Airline, Cruise Stocks Sink As New COVID Strain Emerges In UK

Airline, Cruise Stocks Sink As New COVID Strain Emerges In UK

The SPDR S&P 500 ETF Trust SPY traded lower by 1% on Monday morning in part over concerns about a new strain of coronavirus that has reportedly been circulating in the U.K.

What Happened? On Saturday, the U.K. implemented strict lockdowns in London and other areas of England in response to a large spike in coronavirus infections. Prime Minister Boris Johnson said the rise in cases is in large part due to a new variant of COVID-19 that has been identified that's 70% more transmissible than the previous strain.

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Why It’s Important: The FDA and regulators around the world have approved coronavirus vaccines from Pfizer Inc. PFE and Moderna Inc MRNA to combat the pandemic, but headlines that the virus has mutated in the U.K. spooked investors.

The bad news is that the variant identified in the U.K. is far more transmissible, potentially spreading at a much more rapid pace. The good news, according to former FDA commissioner Dr. Scott Gottlieb, is that the current vaccines from Pfizer and Moderna should protect against the new U.K. coronavirus strain.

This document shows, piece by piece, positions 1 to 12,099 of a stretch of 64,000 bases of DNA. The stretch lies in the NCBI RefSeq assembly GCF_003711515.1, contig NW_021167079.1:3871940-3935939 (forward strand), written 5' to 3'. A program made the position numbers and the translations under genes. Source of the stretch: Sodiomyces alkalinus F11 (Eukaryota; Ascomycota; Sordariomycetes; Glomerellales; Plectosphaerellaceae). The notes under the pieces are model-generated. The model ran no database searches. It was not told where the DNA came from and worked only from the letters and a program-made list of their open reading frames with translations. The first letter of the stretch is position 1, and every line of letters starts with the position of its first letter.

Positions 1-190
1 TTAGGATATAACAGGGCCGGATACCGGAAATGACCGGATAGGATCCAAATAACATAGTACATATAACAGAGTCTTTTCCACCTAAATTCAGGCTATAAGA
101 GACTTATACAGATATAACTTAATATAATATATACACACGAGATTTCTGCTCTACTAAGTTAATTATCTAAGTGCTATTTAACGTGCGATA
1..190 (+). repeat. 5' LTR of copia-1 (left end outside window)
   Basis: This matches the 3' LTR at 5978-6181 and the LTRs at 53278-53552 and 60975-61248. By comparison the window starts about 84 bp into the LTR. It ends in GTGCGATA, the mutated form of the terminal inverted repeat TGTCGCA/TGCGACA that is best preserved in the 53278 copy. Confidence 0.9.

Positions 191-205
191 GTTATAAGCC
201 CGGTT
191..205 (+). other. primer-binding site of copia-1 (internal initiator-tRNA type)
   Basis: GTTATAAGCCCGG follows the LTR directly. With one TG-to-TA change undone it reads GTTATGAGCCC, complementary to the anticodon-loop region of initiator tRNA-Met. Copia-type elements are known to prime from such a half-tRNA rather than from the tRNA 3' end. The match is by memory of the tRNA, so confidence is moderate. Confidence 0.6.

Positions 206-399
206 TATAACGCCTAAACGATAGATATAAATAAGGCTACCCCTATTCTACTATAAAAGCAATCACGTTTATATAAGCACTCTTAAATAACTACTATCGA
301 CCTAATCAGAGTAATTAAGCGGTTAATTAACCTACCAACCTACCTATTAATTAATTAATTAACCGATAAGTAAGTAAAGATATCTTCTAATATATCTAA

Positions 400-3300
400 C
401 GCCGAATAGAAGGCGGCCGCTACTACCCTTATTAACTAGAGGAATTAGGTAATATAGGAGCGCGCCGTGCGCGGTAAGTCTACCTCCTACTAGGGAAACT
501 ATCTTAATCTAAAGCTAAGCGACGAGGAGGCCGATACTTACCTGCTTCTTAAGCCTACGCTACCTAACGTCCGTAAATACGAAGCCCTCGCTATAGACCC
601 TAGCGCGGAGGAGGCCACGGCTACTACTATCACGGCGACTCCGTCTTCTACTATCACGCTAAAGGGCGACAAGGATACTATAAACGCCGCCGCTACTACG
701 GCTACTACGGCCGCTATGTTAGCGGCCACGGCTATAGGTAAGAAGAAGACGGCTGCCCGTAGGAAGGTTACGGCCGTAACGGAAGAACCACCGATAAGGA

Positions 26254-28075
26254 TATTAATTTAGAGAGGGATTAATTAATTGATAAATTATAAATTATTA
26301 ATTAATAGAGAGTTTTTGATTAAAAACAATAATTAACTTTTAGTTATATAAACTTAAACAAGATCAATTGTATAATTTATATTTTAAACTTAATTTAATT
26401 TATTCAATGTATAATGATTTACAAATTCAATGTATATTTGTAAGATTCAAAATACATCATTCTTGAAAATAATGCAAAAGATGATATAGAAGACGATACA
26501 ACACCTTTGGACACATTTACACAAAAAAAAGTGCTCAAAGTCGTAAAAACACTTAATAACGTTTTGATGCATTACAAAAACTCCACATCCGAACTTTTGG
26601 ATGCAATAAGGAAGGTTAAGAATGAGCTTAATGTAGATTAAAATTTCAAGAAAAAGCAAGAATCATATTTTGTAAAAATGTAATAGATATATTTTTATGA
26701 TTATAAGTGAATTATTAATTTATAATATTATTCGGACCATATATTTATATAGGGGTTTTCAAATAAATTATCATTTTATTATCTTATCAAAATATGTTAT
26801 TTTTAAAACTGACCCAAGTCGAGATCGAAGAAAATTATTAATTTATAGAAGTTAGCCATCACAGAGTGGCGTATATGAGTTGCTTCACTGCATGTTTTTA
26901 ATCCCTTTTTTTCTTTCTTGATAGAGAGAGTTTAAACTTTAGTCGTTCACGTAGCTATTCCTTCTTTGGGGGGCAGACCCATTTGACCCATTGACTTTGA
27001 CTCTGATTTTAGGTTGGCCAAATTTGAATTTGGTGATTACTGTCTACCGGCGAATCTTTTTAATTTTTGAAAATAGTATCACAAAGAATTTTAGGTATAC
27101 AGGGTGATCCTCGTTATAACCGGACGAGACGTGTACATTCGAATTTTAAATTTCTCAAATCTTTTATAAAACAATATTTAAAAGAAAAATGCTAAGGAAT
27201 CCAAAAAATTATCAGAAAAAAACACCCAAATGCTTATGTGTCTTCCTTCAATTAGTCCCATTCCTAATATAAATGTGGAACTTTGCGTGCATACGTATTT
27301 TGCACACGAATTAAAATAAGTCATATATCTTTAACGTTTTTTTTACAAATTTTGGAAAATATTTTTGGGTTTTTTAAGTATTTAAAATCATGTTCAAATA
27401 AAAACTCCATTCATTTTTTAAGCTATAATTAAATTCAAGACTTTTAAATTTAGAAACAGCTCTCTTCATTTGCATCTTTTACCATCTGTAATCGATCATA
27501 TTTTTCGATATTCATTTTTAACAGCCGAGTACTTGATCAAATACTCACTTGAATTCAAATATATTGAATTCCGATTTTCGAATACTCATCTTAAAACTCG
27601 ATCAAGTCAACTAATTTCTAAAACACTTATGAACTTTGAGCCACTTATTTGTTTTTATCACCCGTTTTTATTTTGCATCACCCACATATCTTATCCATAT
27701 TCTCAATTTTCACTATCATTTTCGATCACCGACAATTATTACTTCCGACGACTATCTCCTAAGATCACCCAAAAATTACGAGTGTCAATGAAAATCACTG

“It doesn’t seem to have mutated the surface proteins of the virus in a way that they would slip past our vaccines or prior immunity,” Gottlieb told CNBC.

Airline stocks, oil stocks and travel and leisure stocks were hit particularly hard on Monday morning:

  • Diamondback Energy Inc FANG was down 5.5%.
  • American Airlines Group Inc (NASDAQ:AAL was down 3%
  • United Airlines Holdings Inc UAL was down 3%
  • Carnival Corp CCL was down 5%.
  • Wynn Resorts, Limited WYNN was down 4.8%.
  • Occidental Petroleum Corporation OXY was down 5.2%.
  • MGM Resorts International MGM was down 4%.
  • Norwegian Cruise Line Holdings Ltd NCLH was down 3.2%.

Benzinga’s Take: For now, the key concern investors have is how long the global vaccine rollout will take and how much damage a more contagious coronavirus variant will do in the meantime. However, fears that the next coronavirus mutation could reduce the effectiveness of the vaccine must be in the back of everyone’s minds.

Posted In: CoronavirusCovid-19Scott GottliebNewsHealth CareFuturesTravelGlobalTop StoriesMarketsTrading IdeasGeneral